Dynamics of populations may be synchronized at large spatial scales, indicating driving forces acting beyond local scales, but may also vary locally as a result of site-specific conditions. Conservation measures for fragmented and declining populations may need to address such local effects to avoid local extinction before measures at large spatial scales become effective. To assess differences in local population dynamics, we aimed to determine the demographic drivers controlling population trends in three remaining populations of the Northern Wheatear Oenanthe oenanthe in the Netherlands, as a basis for conservation actions. An integrated population model (IPM) was fitted to field data collected in each site in 2007–2011 to estimate fecundity, survival and immigration. Sites were 40–120 km apart, yet first-year recruits were observed to move between some of the sites, albeit rarely. All three populations were equally sensitive to changes in fecundity and first-year survival. One population was less sensitive to adult survival but more sensitive to immigration. A life table response experiment suggested that differences in immigration were important determinants of differences in population growth between sites. Given the importance of immigration for local dynamics along with high philopatry, resulting in low exchange between sites, creating a metapopulation structure by improving connectivity and the protection of local populations are important for the conservation of these populations. Site-specific conservation actions will therefore be efficient and, for the short term, we propose different site-specific conservation actions.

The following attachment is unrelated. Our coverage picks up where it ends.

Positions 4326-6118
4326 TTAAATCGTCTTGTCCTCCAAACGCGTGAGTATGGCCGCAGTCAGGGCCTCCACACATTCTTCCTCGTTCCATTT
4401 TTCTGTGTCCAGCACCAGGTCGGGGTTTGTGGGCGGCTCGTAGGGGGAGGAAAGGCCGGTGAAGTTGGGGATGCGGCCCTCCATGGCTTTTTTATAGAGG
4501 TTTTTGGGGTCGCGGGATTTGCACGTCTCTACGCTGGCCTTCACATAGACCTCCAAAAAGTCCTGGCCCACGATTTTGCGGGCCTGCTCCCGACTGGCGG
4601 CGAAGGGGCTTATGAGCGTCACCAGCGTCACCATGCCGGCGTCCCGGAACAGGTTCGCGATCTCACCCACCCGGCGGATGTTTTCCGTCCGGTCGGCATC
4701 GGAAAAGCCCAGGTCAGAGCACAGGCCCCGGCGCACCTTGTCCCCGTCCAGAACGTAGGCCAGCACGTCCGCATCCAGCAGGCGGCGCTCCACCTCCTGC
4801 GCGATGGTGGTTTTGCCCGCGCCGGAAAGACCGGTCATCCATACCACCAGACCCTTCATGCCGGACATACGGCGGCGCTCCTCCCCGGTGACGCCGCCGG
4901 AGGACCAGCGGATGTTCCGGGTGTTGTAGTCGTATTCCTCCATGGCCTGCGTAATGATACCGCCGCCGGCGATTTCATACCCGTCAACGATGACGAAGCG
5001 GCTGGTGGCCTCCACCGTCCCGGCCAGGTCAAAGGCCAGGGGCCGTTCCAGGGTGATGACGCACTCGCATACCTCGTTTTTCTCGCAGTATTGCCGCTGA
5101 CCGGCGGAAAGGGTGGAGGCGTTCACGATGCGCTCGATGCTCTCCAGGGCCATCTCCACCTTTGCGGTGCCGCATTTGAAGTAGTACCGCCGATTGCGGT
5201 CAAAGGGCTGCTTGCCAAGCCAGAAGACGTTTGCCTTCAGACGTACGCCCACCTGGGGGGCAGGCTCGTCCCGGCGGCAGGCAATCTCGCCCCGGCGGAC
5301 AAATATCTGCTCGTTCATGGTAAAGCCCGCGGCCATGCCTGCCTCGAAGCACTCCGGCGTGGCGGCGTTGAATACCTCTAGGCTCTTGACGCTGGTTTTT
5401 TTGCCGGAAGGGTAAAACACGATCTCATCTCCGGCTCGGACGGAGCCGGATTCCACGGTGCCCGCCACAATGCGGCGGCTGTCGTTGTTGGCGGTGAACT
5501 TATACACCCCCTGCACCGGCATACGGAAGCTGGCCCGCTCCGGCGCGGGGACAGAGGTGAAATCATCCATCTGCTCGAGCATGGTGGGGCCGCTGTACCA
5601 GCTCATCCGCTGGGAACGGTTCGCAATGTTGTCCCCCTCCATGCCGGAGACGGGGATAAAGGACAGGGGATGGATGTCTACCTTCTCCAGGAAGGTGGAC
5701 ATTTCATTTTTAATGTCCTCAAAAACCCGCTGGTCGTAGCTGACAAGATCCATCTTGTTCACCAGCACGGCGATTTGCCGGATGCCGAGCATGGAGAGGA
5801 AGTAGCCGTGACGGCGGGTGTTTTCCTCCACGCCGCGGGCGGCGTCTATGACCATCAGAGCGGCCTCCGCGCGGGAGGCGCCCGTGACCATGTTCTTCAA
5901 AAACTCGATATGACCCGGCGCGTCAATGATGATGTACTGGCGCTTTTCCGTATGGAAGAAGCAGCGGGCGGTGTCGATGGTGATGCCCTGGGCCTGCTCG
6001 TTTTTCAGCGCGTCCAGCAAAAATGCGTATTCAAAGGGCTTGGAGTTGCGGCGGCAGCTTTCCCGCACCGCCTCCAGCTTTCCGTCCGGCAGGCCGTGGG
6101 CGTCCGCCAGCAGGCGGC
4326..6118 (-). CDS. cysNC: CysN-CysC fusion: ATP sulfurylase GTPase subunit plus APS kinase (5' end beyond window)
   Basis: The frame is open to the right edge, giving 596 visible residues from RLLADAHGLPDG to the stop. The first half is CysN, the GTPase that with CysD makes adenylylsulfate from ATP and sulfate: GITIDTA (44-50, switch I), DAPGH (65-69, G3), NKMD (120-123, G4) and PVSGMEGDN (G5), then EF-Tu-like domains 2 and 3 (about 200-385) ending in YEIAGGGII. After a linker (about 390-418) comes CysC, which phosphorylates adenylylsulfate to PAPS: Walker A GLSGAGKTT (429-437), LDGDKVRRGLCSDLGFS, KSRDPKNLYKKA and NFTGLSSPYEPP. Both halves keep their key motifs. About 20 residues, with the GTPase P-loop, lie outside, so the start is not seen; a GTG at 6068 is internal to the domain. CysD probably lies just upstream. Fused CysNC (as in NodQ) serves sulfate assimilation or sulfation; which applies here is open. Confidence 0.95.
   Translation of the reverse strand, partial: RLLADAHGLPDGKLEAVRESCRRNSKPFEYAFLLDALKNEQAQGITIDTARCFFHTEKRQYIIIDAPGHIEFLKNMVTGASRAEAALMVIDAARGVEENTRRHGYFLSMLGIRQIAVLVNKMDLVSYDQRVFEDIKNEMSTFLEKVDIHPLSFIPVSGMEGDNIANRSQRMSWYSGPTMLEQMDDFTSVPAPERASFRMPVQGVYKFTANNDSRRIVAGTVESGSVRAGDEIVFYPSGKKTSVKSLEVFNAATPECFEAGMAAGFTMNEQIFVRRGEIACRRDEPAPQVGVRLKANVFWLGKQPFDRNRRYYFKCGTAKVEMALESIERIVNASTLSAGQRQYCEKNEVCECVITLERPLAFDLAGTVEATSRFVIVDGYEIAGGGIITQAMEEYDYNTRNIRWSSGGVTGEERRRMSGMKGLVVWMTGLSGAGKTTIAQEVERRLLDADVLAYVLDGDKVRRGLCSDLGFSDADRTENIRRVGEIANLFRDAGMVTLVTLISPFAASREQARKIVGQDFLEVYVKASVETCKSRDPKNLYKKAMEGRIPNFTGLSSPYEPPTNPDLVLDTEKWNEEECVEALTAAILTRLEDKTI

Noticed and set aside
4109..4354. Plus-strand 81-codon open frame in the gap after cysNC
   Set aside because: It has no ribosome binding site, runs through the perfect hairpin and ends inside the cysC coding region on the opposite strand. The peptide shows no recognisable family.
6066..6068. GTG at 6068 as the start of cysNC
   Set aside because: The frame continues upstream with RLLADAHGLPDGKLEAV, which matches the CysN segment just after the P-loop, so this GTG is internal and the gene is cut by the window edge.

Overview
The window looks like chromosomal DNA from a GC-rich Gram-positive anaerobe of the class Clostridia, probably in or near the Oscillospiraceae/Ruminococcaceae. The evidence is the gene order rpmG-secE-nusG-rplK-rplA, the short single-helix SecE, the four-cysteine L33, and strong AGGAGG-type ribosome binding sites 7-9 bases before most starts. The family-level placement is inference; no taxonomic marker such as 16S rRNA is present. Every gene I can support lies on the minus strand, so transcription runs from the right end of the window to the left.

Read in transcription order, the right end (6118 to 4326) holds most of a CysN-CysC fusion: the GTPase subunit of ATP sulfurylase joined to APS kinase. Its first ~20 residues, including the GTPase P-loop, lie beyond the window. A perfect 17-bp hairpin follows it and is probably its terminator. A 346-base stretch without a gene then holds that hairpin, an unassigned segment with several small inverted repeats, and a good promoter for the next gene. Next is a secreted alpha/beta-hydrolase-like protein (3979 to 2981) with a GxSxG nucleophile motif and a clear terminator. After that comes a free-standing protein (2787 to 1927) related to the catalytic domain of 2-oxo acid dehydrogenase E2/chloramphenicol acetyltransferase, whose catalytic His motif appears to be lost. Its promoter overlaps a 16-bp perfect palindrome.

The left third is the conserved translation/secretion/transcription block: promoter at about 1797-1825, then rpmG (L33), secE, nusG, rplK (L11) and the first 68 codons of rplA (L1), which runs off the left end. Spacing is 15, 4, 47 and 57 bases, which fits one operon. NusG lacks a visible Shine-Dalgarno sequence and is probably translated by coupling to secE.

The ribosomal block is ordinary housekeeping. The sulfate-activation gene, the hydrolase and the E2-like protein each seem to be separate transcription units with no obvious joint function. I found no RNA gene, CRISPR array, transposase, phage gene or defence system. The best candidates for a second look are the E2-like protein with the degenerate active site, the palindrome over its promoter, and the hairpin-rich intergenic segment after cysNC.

Site-specific dynamics in remnant populations of Northern Wheatears Oenanthe oenanthe in the Netherlands
Van Oosten H.H., Van Turnhout C., Hallmann C.A., Majoor F., Roodbergen M., Schekkerman H., Versluijs R., Waasdorp S., Siepel H.
Ibis, vol. 157 (1): 91-102